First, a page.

25th anniversary of Srebrenica massacre

The genocide of Srebrenica was commemorated in Bosnia-Herzegovina and beyond on the weekend. In early July 1995, Bosnian Serb troops surrounded tens of thousands of Bosnian Muslims in the valley of the eastern Bosnian city and then murdered more than 8,000 men and boys while Dutch UN Blue Helmet troops stood by. Commentators take stock and draw lessons for the present.

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Il Fatto Quotidiano (IT) /

Unbearable hypocrisy

Commenting in Il Fatto Quotidiano, author and journalist Leonardo Coen expresses outrage not just at the atrocity itself:

“It is infinitely immoral to forget the genocide, the 8,372 Muslim victims slaughtered by the Serbs, this 'ethnic cleansing' in the very heart of Europe. ... It is even worse to forget the dance of the hypocrites that accompanied the memory of the dirty massacre for years, the manoeuvring and obscene declarations of the deniers, the half-hearted hunt for the executioners. ... But what makes me deeply angry and still upsets me today is that the unspeakable Colonel Thom Karremans has not been brought before the Hague Tribunal, the man who, in that cursed July of 1995, was in charge of the Dutch contingent of the United Nations Protection Force, declared Srebrenica a 'safe area' and allowed [the Serb leaders] Mladić and Arkan to do what they did.”

De Volkskrant (NL) /

A tragedy of good intentions

The failure of the Dutch troops was above all a failure of the UN, De Volkskrant notes:

“The fall of Srebrenica was the final act of a tragedy that played out in the summer of 1995. The Dutch soldiers - including the demonised colonel Karremans - were merely figures in this tragedy of good intentions and bad decisions. The UN peacekeepers presented themselves as Venus in an area where Mars ruled. ... [The Dutch UN contingent] Dutchbat was also a symbol of the failure of the UN. Against this background it's understandable that the Dutch government wants to take responsibility for the failure of the peacekeeping operation, but not the blame.”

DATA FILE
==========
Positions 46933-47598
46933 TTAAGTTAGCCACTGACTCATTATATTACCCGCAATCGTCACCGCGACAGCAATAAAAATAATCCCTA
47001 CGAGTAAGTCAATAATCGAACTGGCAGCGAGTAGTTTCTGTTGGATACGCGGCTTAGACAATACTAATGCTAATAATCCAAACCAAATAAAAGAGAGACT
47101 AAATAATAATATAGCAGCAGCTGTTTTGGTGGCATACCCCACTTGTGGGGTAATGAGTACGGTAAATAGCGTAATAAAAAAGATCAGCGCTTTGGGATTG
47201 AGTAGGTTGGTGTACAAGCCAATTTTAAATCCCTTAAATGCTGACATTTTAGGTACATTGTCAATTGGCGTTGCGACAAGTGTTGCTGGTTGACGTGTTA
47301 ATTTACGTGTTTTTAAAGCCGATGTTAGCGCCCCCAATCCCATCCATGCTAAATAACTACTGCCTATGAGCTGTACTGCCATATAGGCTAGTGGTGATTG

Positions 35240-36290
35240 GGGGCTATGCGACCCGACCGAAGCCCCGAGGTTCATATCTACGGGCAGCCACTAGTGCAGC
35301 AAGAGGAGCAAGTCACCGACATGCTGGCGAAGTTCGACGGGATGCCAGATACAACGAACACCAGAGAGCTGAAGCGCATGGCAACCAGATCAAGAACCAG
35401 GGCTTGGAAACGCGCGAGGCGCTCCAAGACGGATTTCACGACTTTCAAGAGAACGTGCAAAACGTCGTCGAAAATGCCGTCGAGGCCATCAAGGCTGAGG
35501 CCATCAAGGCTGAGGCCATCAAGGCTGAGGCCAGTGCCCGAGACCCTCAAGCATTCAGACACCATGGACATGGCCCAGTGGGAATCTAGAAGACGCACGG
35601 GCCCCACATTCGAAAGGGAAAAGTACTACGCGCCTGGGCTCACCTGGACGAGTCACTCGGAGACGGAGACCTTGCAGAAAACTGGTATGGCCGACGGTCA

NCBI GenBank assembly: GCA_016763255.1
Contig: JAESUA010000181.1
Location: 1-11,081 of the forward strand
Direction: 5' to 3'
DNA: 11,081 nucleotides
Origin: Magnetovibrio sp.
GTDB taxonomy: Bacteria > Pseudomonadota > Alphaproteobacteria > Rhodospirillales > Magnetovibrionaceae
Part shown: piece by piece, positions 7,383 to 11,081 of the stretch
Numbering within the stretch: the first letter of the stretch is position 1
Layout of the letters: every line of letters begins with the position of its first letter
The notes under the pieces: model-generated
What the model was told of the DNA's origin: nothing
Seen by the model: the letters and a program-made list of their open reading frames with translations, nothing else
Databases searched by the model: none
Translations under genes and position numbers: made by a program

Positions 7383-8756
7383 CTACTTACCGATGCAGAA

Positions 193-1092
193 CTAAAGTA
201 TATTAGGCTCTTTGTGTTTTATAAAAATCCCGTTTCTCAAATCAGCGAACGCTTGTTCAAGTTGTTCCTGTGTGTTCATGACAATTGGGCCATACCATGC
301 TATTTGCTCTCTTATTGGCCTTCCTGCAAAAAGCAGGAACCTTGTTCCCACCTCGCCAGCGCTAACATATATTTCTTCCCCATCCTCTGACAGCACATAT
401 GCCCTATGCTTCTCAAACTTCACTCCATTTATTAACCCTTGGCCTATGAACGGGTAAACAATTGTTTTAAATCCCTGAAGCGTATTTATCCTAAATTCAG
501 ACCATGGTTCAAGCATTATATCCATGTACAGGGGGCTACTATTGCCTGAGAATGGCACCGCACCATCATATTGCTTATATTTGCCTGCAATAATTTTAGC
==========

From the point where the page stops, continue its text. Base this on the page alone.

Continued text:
Der Standard (AT) /

Hate can lead to genocide

Der Standard warns of continuing hostility towards Muslims:

“The systematic expulsion and murder of people with Muslim names in Bosnia-Herzegovina began as early as 1992 and was the result of years of organised, media-controlled hostility towards Muslims driven by the right-wing radicals who had come to power. The genocide in Srebrenica three years later was foreseeable, yet it was not prevented: a total failure on the part of Europe and the international community. Twenty-five years on, it is appropriate to anchor the events in the pan-European consciousness, precisely because Islamophobia is now spreading in the conservative mainstream. The mass violence in Srebrenica in 1995 shows what a hate campaign can lead to - namely to extermination.”

Sydsvenskan (SE) /

Exactly why we are committed to refugees

Sydsvenskan stresses the need to take in those who are fleeing violence:

“There is still mass murder, civil war and attacks in our proximity. War crimes from which people are fleeing are still being committed today. People are still being forced to leave their home country, and some of them escape to Sweden to find refuge and start a new life. The commemoration of Srebrenica shows how important it is to protect people who are fleeing death and persecution. With genocide in the balance, the talk of 'upper limits' and 'costs' weighs no more than a feather.”